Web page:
Continued from . . . What Happens When a Determined Mom is in a “Road Trip State of Mind” . . .
Soon, I was in a State of Excitement and Anticipation
Do you know that feeling in the pit of your stomach that you get when you hear the click of the seat belt as you are getting seated on a roller coaster ride? You know, when you ask yourself, “Why am I doing this?” Will it be fun? Will it make me sick? Will it be worth it? Will it be. . . . oh . . . here we goooooo! And it starts. It is exciting. Every breathtaking turn and each heart stopping plummet makes you smile from ear to ear. Your screams are screams of delight! And when it is over, you wonder if you will have time to take the ride again. You realize it was just a few minutes of joy. And now, it’s over. What’s next? Well – this was nothing like that!
It started slowly, after hours and hours of driving through dirt dry desert terrain and long twisty mountain roads with nothing to see but a giant blue dome overhead and the far off promise of a horizon in the distance. I kept thinking that in the near future we will get to our destination. We will be sleeping in Fort Collins, Colorado tonight and in the morning we will be touring the campus that my oldest son might be calling home before long. This might just be the first time I drive this road. It might be the first of many times. I was thinking about that when we started to drive up a long steady incline, through the foothills of a large mountain range stretched out before us. It was like the long tall ascent of a big rollercoaster and the car felt like it was being pulled by cables, slow and steady, and I couldn’t see what was at the top. My excitement was building. I felt somewhat breathless. That was probably my body adjusting to the altitude. I took some slow steady breaths. I drank some water. I looked over the railing to the land below, and I saw a vineyard. It seemed so out-of-place. The only thing that looked alive and colorful was the sign for the vineyard, and the buildings, and billboards around the area. Everything else was dry with just the hint that it had all survived the winter months and may be dormant just before Spring bursts through the vines. I took note of the place, Grande River Vineyards, and considered it might be thriving the next time I come through here, perhaps in the Fall. It might be worth a stop if we had time. I closed my eyes for a while. I repeated my mantra to myself, “I will be sleeping in Fort Collins tonight and I will wake to a new day!”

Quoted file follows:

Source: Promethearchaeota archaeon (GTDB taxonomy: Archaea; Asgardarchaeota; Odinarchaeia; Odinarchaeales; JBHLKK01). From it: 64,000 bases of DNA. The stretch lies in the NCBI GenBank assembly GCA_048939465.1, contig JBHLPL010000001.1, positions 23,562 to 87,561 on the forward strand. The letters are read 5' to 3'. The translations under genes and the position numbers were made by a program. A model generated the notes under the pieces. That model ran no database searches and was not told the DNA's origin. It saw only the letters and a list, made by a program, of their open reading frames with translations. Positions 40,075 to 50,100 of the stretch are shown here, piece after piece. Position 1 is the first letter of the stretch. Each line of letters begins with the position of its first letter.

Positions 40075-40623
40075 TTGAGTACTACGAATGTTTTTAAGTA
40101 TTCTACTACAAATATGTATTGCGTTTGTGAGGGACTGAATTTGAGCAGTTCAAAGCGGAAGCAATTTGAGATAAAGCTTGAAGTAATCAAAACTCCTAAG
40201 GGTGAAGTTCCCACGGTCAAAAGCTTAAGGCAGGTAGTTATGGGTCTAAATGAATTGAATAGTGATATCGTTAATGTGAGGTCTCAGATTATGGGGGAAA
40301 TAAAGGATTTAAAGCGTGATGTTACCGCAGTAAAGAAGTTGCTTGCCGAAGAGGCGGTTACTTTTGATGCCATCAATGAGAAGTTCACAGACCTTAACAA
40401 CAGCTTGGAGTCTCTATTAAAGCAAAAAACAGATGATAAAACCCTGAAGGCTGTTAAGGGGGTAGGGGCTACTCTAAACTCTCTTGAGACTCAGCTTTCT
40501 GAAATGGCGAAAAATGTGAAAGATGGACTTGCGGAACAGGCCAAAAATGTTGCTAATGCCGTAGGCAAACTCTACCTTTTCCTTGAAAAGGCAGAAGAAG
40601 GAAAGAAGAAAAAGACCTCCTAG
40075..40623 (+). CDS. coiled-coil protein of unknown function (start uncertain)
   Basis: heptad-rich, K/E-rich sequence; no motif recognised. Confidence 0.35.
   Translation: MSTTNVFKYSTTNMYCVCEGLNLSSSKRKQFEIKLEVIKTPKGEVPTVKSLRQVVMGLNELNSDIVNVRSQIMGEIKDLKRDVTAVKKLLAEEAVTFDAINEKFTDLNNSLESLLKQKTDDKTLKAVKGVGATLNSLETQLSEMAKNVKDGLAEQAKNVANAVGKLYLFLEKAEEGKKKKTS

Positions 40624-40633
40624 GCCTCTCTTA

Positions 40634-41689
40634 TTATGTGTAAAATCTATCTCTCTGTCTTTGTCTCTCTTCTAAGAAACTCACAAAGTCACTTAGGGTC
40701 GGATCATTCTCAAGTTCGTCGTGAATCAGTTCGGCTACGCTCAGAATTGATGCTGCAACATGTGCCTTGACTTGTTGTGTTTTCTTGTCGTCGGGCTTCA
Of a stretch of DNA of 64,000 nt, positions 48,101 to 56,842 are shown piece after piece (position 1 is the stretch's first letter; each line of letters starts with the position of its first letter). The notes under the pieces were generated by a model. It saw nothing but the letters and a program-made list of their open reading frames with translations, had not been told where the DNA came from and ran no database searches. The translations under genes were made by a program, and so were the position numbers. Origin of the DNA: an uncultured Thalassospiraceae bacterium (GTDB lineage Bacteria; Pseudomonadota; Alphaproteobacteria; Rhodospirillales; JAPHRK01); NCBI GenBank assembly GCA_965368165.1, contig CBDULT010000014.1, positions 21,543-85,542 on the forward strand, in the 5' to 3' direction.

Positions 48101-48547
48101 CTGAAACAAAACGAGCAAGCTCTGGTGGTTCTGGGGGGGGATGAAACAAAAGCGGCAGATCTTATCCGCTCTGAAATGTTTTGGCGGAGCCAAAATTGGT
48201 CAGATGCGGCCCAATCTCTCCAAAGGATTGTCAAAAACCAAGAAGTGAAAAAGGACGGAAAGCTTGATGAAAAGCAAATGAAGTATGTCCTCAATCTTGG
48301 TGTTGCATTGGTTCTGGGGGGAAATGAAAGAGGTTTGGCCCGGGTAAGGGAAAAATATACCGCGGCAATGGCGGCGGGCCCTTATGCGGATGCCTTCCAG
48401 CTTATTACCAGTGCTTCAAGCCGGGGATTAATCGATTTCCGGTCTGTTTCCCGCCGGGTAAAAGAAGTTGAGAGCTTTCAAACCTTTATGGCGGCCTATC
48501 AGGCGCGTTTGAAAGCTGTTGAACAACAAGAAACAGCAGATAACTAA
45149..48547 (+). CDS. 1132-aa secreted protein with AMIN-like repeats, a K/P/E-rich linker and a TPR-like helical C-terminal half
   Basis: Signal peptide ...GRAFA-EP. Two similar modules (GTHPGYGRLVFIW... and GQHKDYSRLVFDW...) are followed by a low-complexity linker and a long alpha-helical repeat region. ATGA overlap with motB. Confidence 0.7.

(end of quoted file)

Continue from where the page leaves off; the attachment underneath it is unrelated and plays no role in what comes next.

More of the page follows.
At this point my husband was driving. He had taken over at the last gas station where we had stopped to fuel up and stretch. I planned to drive longer, but he offered and I didn’t refuse. I figured I could rest and then take over again in a few hours. The next four hours of driving proved to be another testament of my husband’s stoic character. Over the years he has been my rock. He has the ability to stay calm and persevere through the most difficult times. I have seen him run into a burning building to fetch beloved items for my elderly aunt and give mouth to mouth and revive our newborn son – there is no doubt that he is an angel and a hero! He has to be patient, calm and understanding with me! I get nervous and I worry a lot. I have suffered from anxiety and panic attacks in the past. I have had bouts of vertigo. I love driving curvy roads that I am familiar with, but I get nervous and sometimes dizzy when driving through canyons where there are steep cliffs or long tunnels. But I have learned to trust him and his abilities and boy was I glad he was driving at this point in time!
We are Southern California city drivers. We are used to rush hour traffic and freeways. I shared my husband’s concerns of the hazards of driving in a snow storm with no chains, battling poor visibility, and dealing with the dreaded black ice. This is the reason I pushed the kids to leave early that morning. I wanted to get through this mountain range before nightfall. I wanted to get to Fort Collins in time for dinner and a jacuzzi. But it was about 6 PM and all I could see was mountains ahead and it was getting cold, cloudy and dark.
Driving Through the Rocky Mountains Was a Wild Ride through the State of Fear